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Berkeley COMPSCI 188 - Logical agents and knowledge representation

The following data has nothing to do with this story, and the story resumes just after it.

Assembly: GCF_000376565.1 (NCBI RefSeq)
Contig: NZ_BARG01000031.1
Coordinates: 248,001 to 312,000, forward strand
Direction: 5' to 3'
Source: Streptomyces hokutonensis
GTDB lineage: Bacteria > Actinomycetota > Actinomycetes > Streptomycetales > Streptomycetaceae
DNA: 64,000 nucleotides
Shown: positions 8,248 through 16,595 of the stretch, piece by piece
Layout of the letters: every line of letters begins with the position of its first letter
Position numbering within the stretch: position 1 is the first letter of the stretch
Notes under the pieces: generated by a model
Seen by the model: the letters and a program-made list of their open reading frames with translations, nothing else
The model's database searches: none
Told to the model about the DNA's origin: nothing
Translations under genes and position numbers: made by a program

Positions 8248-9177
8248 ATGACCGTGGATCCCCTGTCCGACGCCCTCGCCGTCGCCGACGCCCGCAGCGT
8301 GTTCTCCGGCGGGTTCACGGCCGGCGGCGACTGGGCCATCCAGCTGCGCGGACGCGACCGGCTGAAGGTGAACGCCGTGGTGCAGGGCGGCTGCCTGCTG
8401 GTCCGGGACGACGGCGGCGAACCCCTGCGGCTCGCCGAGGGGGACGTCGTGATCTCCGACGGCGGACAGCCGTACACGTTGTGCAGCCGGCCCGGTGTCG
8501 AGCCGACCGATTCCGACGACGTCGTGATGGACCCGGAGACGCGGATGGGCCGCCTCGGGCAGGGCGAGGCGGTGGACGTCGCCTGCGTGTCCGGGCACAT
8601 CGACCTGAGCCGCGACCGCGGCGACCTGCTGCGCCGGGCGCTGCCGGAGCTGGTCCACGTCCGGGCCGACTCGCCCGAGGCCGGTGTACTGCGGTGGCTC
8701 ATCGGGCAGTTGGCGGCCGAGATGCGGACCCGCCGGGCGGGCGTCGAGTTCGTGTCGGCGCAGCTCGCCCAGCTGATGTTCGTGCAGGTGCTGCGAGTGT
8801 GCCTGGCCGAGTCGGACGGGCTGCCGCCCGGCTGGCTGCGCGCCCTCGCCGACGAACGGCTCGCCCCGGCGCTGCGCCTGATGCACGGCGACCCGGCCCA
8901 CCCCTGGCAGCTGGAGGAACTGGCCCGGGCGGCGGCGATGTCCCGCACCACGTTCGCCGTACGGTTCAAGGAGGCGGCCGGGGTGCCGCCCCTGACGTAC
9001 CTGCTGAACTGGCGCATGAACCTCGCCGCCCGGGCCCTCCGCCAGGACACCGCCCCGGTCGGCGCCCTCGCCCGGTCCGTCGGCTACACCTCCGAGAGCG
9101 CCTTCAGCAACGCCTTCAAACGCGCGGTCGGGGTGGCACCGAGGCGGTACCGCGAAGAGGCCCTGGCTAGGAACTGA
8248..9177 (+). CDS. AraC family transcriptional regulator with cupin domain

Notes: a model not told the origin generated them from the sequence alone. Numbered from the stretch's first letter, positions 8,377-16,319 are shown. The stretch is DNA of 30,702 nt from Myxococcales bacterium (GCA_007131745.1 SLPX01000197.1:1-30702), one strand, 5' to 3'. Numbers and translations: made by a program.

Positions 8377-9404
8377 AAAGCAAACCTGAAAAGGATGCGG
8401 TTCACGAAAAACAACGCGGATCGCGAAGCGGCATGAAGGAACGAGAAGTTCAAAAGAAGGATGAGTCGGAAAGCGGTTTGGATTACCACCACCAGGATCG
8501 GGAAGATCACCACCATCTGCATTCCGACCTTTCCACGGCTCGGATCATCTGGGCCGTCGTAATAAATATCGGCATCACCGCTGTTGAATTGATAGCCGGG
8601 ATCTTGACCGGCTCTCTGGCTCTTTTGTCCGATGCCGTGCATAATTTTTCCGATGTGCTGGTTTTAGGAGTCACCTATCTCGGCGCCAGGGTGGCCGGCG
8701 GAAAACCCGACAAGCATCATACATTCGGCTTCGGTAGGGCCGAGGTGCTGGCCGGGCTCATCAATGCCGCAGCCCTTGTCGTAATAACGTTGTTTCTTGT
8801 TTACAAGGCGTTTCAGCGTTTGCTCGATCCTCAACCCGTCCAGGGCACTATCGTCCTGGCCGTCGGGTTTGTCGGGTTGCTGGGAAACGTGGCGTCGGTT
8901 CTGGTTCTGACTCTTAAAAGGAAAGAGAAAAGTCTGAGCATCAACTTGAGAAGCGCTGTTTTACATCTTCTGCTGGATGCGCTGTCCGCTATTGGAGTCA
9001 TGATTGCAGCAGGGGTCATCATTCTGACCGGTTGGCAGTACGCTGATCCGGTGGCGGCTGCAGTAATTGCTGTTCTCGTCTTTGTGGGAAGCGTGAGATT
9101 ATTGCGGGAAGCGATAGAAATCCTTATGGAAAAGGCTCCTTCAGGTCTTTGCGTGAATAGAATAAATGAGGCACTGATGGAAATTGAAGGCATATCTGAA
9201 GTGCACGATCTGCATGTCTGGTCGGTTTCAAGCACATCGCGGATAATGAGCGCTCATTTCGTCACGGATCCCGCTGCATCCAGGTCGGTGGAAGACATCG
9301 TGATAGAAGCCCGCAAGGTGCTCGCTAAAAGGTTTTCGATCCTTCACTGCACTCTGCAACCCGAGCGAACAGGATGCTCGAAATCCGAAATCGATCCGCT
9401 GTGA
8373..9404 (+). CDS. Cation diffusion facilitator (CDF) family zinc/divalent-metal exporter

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CS 188: Artificial Intelligence Spring 2007AnnouncementsProperties of quantifiersSome examples of FOL sentencesEqualityUsing FOLInteracting with FOL KBsInference in FOLUniversal instantiation (UI)Existential instantiation (EI)Existential Instantiation continuedReduction to propositional inferenceReduction contd.Slide 20Problems with propositionalizationMethods to speed up inferenceWhat you need to knowKnowledge engineering in FOLKnowledge RepresentationOntology: Origins and HistoryA possible upper ontologyA special purpose ontologyCategories and objectsCategory organizationFOL and categoriesSo whatSemantic WebWhere we are Today: the Syntactic WebImpossible using the Syntactic Web…A Layered WebOntology Working Language (OWL)A Pizza ontologyCurrent StatusSlide 40Buying a book : Actions in FOLNecessary and Sufficient conditionsStructure of conceptsSummaryA (Short) History of AICS 188: Artificial IntelligenceSpring 2007Lecture 10: Logical agents and knowledge representation 2/15/2007Srini Narayanan – ICSI and UC BerkeleyMany slides over the course adapted from Dan Klein, Stuart Russell or Andrew MooreAnnouncementsAssignment 3 up this morningDue 2/21, 11:59 PM, written no codingCovers logical agentsProperties of quantifiersx y is the same as y xx y is the same as y x x y is not the same as y xx y Loves(x,y)“There is a person who loves everyone in the world”y x Loves(x,y)“Everyone in the world is loved by at least one person”Quantifier duality: each can be expressed using the otherx Likes(x,IceCream) x Likes(x,IceCream)x Likes(x,Broccoli) x Likes(x,Broccoli)Some examples of FOL sentencesHow expressive is FOL?Some examples from natural languageEvery gardener likes the sun.x gardener(x) => likes (x, Sun) You can fool some of the people all of the timex (person(x) ^ ( t) (time(t) => can-fool(x,t))) You can fool all of the people some of the time.x (person(x) => ( t) (time(t) ^ can-fool(x,t))) No purple mushroom is poisonous.~ x purple(x) ^ mushroom(x) ^ poisonous(x) or, equivalently, x (mushroom(x) ^ purple(x)) => ~poisonous(x)Equalityterm1 = term2 is true under a given interpretation if and only if term1 and term2 refer to the same objectE.g., definition of Sibling in terms of Parent:x,y Sibling(x,y)  [(x = y)  m,f  (m = f)  Parent(m,x)  Parent(f,x)  Parent(m,y)  Parent(f,y)]Using FOLThe kinship domain:Brothers are siblingsx,y Brother(x,y)  Sibling(x,y)One's mother is one's female parentm,c Mother(c) = m  (Female(m)  Parent(m,c))“Sibling” is symmetricx,y Sibling(x,y)  Sibling(y,x)Interacting with FOL KBsSuppose a wumpus-world agent is using an FOL KB and perceives a smell and a breeze (but no glitter) at t=5:Tell(KB,Percept([Smell,Breeze,None],5))Ask(KB,a BestAction(a,5))I.e., does the KB entail some best action at t=5?Answer: Yes, {a/Shoot} ← substitution (binding list)Given a sentence S and a substitution σ,Sσ denotes the result of plugging σ into S; e.g.,S = Smarter(x,y)σ = {x/Hillary,y/Bill}Sσ = Smarter(Hillary,Bill)Ask(KB,S) returns some/all Sσ such that KB╞ σInference in FOLUniversal instantiation (UI)Every instantiation of a universally quantified sentence is entailed by it:v αSubst({v/g}, α)for any variable v and ground term gE.g., x King(x)  Greedy(x)  Evil(x) yields any or all of:King(John)  Greedy(John)  Evil(John)King(Richard)  Greedy(Richard)  Evil(Richard)King(Father(John))  Greedy(Father(John))  Evil(Father(John))…Existential instantiation (EI)For any sentence α, variable v, and constant symbol k that does not appear elsewhere in the knowledge base:v αSubst({v/k}, α)E.g., x Crown(x)  OnHead(x,John) yields:Crown(C1)  OnHead(C1,John)provided C1 is a new constant symbol, called a Skolem constantExistential Instantiation continuedUI can be applied several times to add new sentencesthe new KB is logically equivalent to the oldEI can be applied once to replace the existential sentencethe new KB is not equivalent to the oldbut a sentence is entailed by the old KB iff it is entailed by the new KB.Reduction to propositional inferenceSuppose the KB contains just the following:x King(x)  Greedy(x)  Evil(x)King(John)Greedy(John)Brother(Richard,John)Instantiating the universal sentence in all possible ways, we have:King(John)  Greedy(John)  Evil(John)King(Richard)  Greedy(Richard)  Evil(Richard)King(John)Greedy(John)Brother(Richard,John)The new KB is propositionalized: proposition symbols are King(John), Greedy(John), Evil(John), King(Richard), etc.Reduction contd.Claim: Every FOL KB can be propositionalized so as to preserve entailment(A ground sentence is entailed by new KB iff entailed by original KB)Idea: propositionalize KB and query, apply resolution, return resultProblem: with function symbols, there are infinitely many ground terms,e.g., Father(Father(Father(John)))Reduction contd.Theorem: Herbrand (1930). If a sentence α is entailed by an FOL KB, it is entailed by a finite subset of the propositionalized KBIdea: For n = 0 to ∞ do create a propositional KB by instantiating with depth-n terms see if α is entailed by this KBProblem: works if α is entailed, keeps instantiating and doesn’t terminate if α is not entailedTheorem: Turing (1936), Church (1936) Entailment for FOL is semidecidable (algorithms exist that say yes to every entailed sentence, but no algorithm exists that also says no to every nonentailed sentence.)Problems with propositionalization1. Propositionalization seems to generate lots of irrelevant sentences.E.g., from:x King(x)  Greedy(x)  Evil(x)King(John)y Greedy(y)Brother(Richard,John)it seems obvious that Evil(John), but propositionalization produces lots of facts such as Greedy(Richard) that are irrelevant1. With p k-ary predicates and n constants, there are p·nk instantiations.-With function symbols, it gets worse!Methods to speed up inferenceUnification Resolution with search heuristics.Backward Chaining/ Prolog ParamodulationThere is a technology of theorem proving.What you need to knowBasic concepts of logicEntailment, validity, satisfiabilityLogical equivalence in propositional logic (rewrite